Is Fly Fishing an Art?
Updated: Nov 5, 2020
A couple onlookers stood on the footbridge behind me and watched as I waded through the dark waters. The cold morning fog still hung low over the Firehole River obscuring the distant landscape of Yellowstone. After a couple false casts, I landed the fly and hooked into a brown trout that arched the fly rod over. It was early fall and I was the only angler on the water, just enjoying my hobby.
The onlookers whooped down to me as I released the trout from the net and I gave them a thumbs up with a smile. “This is a piece of art!” one of them shouted to me as they held out their smartphone. I couldn’t see the picture but I am sure it was quite artsy.
On a different river, in a different part of the country, I was wading through sludge that almost sucked the boots off my feet. The river smelled but the carp fishing was on fire that day. I was making delicate casts with the appropriately weighted flies to skittish carp, and everything was just clicking and coming together. It was bliss. Nearby on a bike path, onlookers paused and stared at me as I sloshed my way through the urban river. They did not bother to pull out their smartphones to snap a photo.
One scene was your quintessential fly fisher in a pristine river casting through the mist to rising trout, the other not so much. But the latter, in my mind, required more practice, skill, patience and wit so was it more artful? Or is fly fishing art only when it can be beautiful, whatever you might subjectively determine that to be? Also, a significant purpose of art is expression and producing works that reflect ideas and powerful messages, so how does fly fishing fit into that?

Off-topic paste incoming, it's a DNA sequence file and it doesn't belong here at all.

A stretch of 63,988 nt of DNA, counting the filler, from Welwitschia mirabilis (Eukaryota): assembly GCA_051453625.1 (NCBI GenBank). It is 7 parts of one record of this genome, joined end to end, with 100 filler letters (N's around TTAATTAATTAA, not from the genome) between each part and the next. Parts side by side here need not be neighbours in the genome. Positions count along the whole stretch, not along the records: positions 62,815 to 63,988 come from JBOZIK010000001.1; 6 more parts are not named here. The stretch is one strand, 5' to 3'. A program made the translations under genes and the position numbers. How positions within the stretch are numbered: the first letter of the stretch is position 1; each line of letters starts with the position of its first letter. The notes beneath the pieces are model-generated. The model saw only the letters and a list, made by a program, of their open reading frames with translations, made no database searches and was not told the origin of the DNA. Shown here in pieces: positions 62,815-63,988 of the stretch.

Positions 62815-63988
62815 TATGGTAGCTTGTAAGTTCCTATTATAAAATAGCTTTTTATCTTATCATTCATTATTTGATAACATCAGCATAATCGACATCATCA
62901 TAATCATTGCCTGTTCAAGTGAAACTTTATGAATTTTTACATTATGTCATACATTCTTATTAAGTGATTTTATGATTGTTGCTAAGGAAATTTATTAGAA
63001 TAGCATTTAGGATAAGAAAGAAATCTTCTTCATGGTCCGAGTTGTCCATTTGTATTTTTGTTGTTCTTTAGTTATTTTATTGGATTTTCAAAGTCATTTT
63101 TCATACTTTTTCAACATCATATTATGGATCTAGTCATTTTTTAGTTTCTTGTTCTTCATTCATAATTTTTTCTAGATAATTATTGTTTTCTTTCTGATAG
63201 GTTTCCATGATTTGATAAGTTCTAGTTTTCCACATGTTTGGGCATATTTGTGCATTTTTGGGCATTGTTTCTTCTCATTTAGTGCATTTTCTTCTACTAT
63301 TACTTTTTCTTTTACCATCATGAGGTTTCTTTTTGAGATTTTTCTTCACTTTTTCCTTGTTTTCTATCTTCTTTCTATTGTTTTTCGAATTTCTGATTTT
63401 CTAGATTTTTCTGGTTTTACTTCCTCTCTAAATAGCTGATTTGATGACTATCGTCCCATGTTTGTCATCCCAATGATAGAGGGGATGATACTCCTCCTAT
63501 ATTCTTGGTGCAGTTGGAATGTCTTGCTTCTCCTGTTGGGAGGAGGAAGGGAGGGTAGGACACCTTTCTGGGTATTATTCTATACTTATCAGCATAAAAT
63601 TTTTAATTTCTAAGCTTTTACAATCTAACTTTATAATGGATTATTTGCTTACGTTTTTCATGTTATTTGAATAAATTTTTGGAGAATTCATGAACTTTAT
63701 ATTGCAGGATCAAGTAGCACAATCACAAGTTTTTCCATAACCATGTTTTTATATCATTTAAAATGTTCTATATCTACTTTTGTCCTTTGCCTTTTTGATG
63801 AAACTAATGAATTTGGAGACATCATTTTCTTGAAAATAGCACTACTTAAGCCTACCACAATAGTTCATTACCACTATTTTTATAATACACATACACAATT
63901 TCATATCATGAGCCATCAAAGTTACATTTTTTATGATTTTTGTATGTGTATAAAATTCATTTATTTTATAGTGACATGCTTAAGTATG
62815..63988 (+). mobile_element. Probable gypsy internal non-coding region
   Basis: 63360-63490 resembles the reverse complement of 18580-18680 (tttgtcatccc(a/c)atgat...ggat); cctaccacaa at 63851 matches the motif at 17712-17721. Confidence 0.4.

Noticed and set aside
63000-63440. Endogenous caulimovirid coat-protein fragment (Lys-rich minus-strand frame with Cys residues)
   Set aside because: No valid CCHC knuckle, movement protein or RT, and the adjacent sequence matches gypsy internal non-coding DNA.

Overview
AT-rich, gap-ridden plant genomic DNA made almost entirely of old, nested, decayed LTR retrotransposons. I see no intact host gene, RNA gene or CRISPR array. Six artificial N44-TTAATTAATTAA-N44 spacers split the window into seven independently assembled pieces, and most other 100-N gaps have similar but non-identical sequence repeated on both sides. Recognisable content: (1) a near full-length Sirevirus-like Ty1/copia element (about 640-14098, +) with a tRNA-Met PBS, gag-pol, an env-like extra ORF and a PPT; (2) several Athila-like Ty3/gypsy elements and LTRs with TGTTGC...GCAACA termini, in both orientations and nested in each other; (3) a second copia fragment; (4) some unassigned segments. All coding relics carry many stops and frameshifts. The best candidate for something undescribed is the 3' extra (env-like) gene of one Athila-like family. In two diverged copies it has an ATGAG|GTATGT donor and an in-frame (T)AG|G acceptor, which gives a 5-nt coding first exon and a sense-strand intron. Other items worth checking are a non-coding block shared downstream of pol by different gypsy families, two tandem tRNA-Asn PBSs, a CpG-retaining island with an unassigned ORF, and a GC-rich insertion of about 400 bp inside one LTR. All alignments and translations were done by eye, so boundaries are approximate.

Skill, Practice, Creativity-
Forms of art, like painting or sculpting, require creative skill, practice, imagination, trial and error, etc. As many fly fishers might attest to, fly fishing demands much the same. It can be damn frustrating casting flies to a body of water for hours and not hooking into a single fish. You think about your casting, fly presentation, fly patterns, fish behavior, and plenty of other things. More practice, more attempts, maybe time at the vice, and then finally you connect and start landing fish.
It is a creative process deceiving fish on the fly, and when it all converges together the results are intoxicating. When you see a fish, any fish, pursuing the fly your heart jumps because you did something right. Does that count as a form of art, or is it just a game and puzzle solving?
It is all very subjective when trying to label paintings, music, dance, or photography as good or bad pieces of art. Sure there are rules, techniques, composition, etc. that help pieces of art to stand out from the masses, but it still comes down to personal taste for what is considered beautiful. Fly fishing does not escape these subjective biases either.
I do not know about you, but much of what I thought of fly fishing, when first getting into it, were scenes of untouched trout or salmon rivers with an angler making long delicate casts in the soft evening light. Movies, photos, paintings all depicted this. Hell, I did not even know saltwater fly fishing was a thing (and there are some really beautiful paintings of that).